The Link community has been significantly impacted by recent violence in Minneapolis. In addition to supporting young people who have lost friends and loved ones to gun violence, the program also is mourning the loss of young people who were part of The Link's juvenile justice program.
Holger explained that The Link recently added a crisis therapist who works with the organization's staff and young people. The nonprofit also applied for and received a $20,000 grant from The Minneapolis Foundation for its youth-led racial and social justice work.
"We've always been doing a lot on that front, but now we'll be able to do more," Holger said.
Holger assured that the Vikings generous donation will also go a long way in making a difference for the next generation.
"There's just so much need, so much crisis and so many emergencies. I can say, absolutely, we'll put it to incredible use," Holger said. "I think the biggest place we can use it now is within the new emergency shelter program and adding some more hotel vouchers, because we've got to get these youth off the streets and into safe places right now."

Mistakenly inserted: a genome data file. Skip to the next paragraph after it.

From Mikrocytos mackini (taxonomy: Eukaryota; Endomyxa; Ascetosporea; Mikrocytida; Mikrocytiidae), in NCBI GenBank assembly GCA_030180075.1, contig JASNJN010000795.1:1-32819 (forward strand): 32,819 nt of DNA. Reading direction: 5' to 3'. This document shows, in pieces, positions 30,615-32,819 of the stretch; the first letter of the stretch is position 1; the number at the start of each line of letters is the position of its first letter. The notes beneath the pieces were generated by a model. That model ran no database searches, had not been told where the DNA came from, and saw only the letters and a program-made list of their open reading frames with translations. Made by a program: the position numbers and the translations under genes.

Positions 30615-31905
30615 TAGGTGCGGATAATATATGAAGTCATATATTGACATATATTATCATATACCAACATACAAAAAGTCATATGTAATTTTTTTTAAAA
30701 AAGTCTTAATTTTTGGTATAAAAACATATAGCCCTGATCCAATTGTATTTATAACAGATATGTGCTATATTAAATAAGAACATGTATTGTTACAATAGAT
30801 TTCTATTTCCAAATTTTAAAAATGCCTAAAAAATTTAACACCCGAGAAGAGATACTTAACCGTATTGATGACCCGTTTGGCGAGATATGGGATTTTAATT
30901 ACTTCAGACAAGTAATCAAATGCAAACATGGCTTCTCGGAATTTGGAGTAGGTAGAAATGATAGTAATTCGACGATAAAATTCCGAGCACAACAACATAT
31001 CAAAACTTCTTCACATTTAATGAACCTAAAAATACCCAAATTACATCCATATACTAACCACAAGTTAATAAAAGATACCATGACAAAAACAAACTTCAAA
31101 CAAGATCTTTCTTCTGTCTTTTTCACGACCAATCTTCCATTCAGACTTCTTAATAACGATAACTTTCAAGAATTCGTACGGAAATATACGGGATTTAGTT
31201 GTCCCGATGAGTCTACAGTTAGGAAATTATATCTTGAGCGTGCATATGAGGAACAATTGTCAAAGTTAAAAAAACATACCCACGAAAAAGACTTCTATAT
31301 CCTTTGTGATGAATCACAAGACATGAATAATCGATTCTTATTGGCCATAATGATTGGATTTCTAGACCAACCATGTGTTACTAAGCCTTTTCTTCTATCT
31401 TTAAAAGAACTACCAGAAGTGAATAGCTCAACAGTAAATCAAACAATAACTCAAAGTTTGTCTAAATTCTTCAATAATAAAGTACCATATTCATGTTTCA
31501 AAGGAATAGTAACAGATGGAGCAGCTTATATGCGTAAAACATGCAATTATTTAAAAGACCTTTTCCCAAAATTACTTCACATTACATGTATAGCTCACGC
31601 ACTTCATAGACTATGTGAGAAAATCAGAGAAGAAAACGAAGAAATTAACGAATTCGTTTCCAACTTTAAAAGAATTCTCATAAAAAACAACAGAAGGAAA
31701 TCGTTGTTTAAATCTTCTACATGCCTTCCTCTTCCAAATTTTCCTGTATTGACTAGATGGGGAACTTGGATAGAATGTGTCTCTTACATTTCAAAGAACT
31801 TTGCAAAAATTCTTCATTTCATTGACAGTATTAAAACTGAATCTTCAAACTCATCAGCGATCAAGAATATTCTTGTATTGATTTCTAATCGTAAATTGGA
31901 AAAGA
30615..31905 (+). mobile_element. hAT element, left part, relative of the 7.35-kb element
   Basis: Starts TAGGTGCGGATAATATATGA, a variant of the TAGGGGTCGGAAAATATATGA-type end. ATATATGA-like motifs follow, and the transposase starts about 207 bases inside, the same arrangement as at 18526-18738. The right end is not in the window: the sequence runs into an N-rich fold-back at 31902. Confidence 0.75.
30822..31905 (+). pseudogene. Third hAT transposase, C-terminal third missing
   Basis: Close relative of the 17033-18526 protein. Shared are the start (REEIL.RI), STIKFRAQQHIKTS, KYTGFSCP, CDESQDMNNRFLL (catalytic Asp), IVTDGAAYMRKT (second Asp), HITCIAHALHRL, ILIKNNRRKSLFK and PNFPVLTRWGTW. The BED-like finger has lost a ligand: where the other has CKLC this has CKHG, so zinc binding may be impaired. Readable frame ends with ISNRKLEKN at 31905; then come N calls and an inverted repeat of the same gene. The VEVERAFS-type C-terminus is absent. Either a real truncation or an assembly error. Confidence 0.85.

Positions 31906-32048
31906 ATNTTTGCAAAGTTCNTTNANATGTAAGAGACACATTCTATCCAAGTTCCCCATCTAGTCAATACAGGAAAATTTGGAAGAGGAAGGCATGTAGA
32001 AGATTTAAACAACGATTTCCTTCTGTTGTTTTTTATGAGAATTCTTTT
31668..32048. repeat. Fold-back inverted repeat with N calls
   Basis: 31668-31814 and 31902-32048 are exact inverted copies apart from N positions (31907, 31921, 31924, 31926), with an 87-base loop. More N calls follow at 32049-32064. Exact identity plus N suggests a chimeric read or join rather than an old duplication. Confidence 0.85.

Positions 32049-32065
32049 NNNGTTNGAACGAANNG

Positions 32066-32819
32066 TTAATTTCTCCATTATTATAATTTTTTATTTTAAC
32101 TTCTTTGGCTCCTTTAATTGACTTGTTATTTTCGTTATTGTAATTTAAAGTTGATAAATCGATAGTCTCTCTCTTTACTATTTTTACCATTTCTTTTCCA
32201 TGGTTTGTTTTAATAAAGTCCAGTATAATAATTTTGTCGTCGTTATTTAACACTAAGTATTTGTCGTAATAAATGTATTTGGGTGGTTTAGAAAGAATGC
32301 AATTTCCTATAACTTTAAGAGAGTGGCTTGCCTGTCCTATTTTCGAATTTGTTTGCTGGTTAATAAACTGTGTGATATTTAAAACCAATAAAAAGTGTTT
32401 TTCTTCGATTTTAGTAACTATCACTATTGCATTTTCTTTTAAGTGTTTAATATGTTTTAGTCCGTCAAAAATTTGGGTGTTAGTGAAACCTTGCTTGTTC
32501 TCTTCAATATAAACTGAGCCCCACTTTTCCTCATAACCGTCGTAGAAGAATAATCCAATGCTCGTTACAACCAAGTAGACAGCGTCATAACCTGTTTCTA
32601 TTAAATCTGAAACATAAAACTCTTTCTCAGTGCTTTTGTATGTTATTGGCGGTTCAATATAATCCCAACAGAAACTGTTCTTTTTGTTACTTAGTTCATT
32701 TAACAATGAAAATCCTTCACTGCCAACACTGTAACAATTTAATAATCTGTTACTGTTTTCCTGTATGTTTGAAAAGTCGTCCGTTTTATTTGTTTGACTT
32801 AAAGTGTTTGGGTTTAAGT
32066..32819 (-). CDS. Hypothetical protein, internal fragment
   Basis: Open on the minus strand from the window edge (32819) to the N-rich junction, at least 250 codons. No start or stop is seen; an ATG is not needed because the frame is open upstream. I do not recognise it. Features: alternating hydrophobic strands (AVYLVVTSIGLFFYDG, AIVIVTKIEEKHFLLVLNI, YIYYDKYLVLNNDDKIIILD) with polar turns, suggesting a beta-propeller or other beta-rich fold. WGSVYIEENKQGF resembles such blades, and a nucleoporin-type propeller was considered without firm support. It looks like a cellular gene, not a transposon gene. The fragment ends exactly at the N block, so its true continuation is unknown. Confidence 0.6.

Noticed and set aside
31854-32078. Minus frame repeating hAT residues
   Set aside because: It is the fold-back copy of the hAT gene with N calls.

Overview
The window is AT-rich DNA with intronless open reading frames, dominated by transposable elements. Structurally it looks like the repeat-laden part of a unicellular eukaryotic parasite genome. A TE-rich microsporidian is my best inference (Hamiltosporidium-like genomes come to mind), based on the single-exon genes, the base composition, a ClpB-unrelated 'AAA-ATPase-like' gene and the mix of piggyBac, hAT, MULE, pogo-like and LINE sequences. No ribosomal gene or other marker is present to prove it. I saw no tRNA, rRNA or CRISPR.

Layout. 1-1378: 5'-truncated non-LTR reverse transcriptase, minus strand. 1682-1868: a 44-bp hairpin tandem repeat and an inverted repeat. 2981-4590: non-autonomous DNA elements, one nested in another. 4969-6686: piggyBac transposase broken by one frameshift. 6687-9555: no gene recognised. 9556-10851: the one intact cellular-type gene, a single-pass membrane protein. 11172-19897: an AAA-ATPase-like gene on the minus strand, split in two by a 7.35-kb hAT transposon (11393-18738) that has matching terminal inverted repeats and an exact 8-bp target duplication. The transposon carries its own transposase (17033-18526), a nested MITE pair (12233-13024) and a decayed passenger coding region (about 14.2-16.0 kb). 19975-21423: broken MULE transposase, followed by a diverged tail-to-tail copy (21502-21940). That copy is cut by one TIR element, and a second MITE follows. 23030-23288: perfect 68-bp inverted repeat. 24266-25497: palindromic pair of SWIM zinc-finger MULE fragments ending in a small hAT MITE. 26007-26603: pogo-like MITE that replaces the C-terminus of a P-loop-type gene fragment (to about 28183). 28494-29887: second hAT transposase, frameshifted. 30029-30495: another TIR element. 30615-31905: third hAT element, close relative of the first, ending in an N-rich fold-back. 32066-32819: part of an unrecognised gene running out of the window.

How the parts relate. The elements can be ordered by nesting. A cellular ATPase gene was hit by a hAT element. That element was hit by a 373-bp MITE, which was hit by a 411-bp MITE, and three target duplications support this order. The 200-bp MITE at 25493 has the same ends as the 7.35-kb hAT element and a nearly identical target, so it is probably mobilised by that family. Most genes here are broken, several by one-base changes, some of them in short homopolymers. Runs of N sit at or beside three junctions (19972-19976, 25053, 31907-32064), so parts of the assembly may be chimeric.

Marshall thanked Holger and her staff for being so hands-on with the youth they support on a daily basis.
"That's the way we started [The Link]," Marshall said. "We've got to get these kids off the street – get them in school. Get them behind a book instead of a gun."
"I get the honor – along with the other staff at The Link – of carrying on what you and Oscar started," she said. "You started as feisty, community-centered, youth-loving people who did what you needed to do to get things done and to help the community and the young people. We carry that out here in North Minneapolis and Downtown, and we're just trying to expand on what you started."
The Vikings $20,000 donation comes as a part of the $1 million fund to be distributed to nonprofits around Minnesota in support of social justice initiatives.
If you would like to learn more about The Link or consider volunteering or donating, click here.